Posted by: Sandy Steinman | December 29, 2018

What the National Climate Assessment Means for the Bay Area

Bay Nature reports “What the National Climate Assessment Means for the Bay Area”

There’s not much to surprise you about what climate change means for Northern California in the National Climate Assessment Report, released by the federal government the day after Thanksgiving. Just page upon page of clinical, detailed, authoritatively sourced reporting to show that absent massive and immediate emissions drawdowns, life here in the next few decades will not be anything like it once was.

There’s not much to surprise, in part, because if you’ve been living in California for the last few years, you’ve already lived the vanguard of the change. The country’s hottest, driest region is getting hotter and drier (except at the immediate coast), and the droughts and heat waves we’ve seen in the last few years will only grow more common on our current emissions path as temperatures rise by another 8.6 degrees Fahrenheit by 2100. Mountain snow is decreasing, with some years like 2015 bringing almost no snow at all, and by 2050 many parts of the Sierra Nevada could see only rain.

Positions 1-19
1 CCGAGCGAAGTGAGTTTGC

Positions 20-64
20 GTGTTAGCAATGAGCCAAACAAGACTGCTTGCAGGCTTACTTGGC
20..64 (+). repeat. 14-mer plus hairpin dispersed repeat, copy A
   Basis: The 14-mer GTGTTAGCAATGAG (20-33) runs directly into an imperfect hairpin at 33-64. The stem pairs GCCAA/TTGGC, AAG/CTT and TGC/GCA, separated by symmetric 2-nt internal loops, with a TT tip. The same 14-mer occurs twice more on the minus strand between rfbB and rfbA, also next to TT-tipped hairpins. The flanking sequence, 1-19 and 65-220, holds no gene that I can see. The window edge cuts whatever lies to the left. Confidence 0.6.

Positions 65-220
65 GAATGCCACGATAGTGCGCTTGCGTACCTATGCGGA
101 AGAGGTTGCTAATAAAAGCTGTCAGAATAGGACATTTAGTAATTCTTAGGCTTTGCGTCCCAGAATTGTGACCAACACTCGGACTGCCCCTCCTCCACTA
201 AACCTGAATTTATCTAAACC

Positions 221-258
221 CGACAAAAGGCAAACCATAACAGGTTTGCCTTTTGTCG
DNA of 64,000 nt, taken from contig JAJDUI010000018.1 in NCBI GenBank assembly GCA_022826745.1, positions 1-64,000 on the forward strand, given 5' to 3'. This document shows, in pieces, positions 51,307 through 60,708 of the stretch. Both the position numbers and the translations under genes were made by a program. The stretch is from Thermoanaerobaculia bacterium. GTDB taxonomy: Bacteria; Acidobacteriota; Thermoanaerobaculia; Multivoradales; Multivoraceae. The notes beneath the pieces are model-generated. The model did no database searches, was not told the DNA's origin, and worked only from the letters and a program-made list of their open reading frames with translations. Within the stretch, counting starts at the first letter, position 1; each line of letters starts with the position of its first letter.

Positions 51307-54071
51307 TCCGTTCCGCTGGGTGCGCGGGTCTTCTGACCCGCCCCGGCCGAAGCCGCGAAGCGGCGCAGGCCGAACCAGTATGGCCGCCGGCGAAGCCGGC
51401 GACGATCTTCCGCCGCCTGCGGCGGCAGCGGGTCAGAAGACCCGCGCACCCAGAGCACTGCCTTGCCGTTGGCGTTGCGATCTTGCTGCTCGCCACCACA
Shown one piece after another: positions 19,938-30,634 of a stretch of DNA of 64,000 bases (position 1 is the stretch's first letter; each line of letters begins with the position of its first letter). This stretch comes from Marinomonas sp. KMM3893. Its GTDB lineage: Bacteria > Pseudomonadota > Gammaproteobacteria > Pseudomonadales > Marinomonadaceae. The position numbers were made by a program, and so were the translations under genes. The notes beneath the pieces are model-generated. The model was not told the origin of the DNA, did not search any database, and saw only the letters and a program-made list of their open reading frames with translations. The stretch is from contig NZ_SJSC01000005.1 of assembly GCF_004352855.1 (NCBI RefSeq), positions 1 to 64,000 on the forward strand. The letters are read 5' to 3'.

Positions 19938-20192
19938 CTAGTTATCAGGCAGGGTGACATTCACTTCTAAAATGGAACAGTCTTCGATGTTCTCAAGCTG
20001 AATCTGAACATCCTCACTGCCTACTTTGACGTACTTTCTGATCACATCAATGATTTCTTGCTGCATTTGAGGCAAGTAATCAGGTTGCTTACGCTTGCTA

Read full article at  Bay Nature: What the National Climate Assessment Means for the Bay Area


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